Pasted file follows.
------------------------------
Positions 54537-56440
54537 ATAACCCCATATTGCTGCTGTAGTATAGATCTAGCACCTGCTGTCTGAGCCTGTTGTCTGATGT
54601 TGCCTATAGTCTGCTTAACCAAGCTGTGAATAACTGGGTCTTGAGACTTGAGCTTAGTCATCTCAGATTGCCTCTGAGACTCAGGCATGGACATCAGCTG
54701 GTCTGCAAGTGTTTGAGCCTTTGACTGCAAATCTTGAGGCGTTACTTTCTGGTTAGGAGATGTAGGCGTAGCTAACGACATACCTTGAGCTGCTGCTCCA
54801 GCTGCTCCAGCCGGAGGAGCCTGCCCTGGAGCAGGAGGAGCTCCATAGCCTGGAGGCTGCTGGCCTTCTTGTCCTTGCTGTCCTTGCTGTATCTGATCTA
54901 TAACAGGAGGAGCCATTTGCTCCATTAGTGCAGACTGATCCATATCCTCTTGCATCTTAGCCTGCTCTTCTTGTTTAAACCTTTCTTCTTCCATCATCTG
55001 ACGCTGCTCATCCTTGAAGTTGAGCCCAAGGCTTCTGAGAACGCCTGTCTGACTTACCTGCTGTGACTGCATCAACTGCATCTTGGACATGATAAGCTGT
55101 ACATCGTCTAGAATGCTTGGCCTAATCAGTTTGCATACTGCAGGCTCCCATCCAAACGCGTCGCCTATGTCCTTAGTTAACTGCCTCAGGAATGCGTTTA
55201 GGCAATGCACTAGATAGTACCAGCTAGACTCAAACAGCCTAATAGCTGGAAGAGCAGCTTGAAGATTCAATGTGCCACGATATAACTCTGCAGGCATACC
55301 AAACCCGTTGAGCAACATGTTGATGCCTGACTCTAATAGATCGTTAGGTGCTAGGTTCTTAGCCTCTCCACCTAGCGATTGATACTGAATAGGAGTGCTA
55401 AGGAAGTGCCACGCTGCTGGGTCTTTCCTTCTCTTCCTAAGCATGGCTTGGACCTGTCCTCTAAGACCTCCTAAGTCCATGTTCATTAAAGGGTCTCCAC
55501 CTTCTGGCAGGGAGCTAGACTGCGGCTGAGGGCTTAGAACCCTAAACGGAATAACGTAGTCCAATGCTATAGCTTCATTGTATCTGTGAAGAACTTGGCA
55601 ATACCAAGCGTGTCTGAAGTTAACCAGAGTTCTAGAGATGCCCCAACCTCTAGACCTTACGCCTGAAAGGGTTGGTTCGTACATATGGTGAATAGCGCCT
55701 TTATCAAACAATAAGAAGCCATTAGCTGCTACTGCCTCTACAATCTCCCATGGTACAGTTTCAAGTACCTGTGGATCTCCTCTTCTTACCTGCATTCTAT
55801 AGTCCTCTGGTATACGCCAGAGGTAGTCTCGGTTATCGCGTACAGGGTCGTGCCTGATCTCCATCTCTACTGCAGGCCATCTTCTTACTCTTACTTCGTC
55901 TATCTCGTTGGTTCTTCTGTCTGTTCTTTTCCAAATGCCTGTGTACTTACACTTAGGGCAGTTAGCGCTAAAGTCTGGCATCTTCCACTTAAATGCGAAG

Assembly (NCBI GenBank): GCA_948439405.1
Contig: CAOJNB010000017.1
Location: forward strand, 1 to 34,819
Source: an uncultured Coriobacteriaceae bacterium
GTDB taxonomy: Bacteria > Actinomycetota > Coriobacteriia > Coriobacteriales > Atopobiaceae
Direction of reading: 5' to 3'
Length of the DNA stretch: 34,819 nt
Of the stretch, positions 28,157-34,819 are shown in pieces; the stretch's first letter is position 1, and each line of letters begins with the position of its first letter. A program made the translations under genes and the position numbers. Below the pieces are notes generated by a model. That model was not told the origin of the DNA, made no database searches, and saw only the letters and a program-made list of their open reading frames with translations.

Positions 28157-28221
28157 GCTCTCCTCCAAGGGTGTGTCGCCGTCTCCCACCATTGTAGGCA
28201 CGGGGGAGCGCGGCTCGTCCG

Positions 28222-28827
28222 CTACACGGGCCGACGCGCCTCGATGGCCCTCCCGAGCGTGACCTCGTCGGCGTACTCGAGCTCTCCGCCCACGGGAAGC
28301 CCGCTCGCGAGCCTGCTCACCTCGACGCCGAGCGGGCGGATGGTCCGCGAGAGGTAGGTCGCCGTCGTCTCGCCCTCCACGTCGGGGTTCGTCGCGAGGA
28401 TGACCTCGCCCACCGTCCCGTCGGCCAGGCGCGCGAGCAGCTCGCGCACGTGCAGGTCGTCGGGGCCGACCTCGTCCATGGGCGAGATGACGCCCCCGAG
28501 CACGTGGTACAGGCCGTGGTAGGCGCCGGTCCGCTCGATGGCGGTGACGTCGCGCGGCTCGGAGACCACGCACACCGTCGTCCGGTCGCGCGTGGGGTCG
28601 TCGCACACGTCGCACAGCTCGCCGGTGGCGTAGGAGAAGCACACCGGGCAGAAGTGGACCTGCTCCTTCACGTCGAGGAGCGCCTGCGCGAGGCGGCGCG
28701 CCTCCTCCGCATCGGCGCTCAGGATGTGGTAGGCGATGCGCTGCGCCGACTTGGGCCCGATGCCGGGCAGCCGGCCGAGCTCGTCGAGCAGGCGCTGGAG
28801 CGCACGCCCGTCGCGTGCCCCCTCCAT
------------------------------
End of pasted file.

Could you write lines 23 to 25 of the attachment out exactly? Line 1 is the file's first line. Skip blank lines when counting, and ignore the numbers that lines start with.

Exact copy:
Length of the DNA stretch: 34,819 nt
Of the stretch, positions 28,157-34,819 are shown in pieces; the stretch's first letter is position 1, and each line of letters begins with the position of its first letter. A program made the translations under genes and the position numbers. Below the pieces are notes generated by a model. That model was not told the origin of the DNA, made no database searches, and saw only the letters and a program-made list of their open reading frames with translations.

Positions 28157-28221